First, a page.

Not all stores promise that the prepared meals they sell are fresh and not processed. But that’s certainly the implication; by going to a bustling counter with chef-like personnel, you might think you’re getting a meal that’s something close to homemade in the traditional sense of the word.
But you’d be wrong to assume that there are always cooks in the back peeling and mashing potatoes or dipping chicken cutlets into egg and breadcrumbs. In fact, only about half of the prepared meals we purchased for our tests were made on the premises, according to the store clerks who were quizzed by our secret shoppers.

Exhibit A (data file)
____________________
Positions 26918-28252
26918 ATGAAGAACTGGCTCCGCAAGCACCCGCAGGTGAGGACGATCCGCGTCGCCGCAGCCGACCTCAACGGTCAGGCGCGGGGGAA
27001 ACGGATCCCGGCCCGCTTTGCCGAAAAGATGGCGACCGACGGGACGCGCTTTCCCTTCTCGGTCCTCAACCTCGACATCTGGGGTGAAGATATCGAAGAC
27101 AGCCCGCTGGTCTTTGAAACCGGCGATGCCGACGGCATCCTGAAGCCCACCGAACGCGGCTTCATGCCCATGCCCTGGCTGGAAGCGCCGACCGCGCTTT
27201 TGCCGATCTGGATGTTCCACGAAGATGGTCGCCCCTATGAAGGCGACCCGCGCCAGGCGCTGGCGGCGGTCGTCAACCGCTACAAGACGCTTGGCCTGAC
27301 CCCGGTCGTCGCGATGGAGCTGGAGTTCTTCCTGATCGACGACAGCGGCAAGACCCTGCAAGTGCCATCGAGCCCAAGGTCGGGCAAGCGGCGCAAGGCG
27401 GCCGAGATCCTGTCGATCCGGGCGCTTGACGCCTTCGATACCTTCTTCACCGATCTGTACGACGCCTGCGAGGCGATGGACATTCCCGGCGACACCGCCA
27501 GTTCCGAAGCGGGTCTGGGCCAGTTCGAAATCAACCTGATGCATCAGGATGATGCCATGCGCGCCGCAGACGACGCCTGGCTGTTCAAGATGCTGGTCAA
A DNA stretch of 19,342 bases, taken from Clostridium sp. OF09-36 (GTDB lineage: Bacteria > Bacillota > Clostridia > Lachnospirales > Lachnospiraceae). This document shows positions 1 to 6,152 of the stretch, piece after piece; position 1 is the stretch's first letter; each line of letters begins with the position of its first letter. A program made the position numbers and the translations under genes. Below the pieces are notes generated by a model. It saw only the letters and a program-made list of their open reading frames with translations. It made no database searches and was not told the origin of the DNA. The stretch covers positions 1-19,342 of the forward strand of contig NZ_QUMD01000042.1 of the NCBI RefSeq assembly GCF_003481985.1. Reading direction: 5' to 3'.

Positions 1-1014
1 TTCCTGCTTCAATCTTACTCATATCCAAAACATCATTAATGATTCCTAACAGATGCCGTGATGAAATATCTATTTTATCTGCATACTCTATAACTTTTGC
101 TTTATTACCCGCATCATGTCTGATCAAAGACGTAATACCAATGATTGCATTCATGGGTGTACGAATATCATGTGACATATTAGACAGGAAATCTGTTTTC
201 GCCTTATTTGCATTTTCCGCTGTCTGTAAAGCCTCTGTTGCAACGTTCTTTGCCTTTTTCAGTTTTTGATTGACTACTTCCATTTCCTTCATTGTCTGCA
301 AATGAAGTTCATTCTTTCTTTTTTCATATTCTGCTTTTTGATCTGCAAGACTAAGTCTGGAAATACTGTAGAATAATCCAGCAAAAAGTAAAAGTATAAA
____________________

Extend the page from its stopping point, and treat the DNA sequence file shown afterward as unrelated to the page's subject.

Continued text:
Others “provide meal solutions that consumers perceive to be fresh but in fact have been delivered frozen [to the supermarket] and are reheated in the store ‘kitchen,’ ” according to a report from the consulting and research firms A.T. Kearney and Technomi..
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In addition to concerns about health, some consumers may simply feel that “fresh” means that a dish was made on the premises. In fact, a group of shoppers in New Jersey brought a class-action lawsuit against three supermarket chains last year, saying that claims that their baked goods were made in-house were misleading because the products were actually delivered to the stores frozen or partially baked, then reheated. The judge dismissed the case because it didn’t meet the requirements for a class-action lawsuit, but it suggests how seriously some consumers take those claims.
****(found this info on yahoo health)****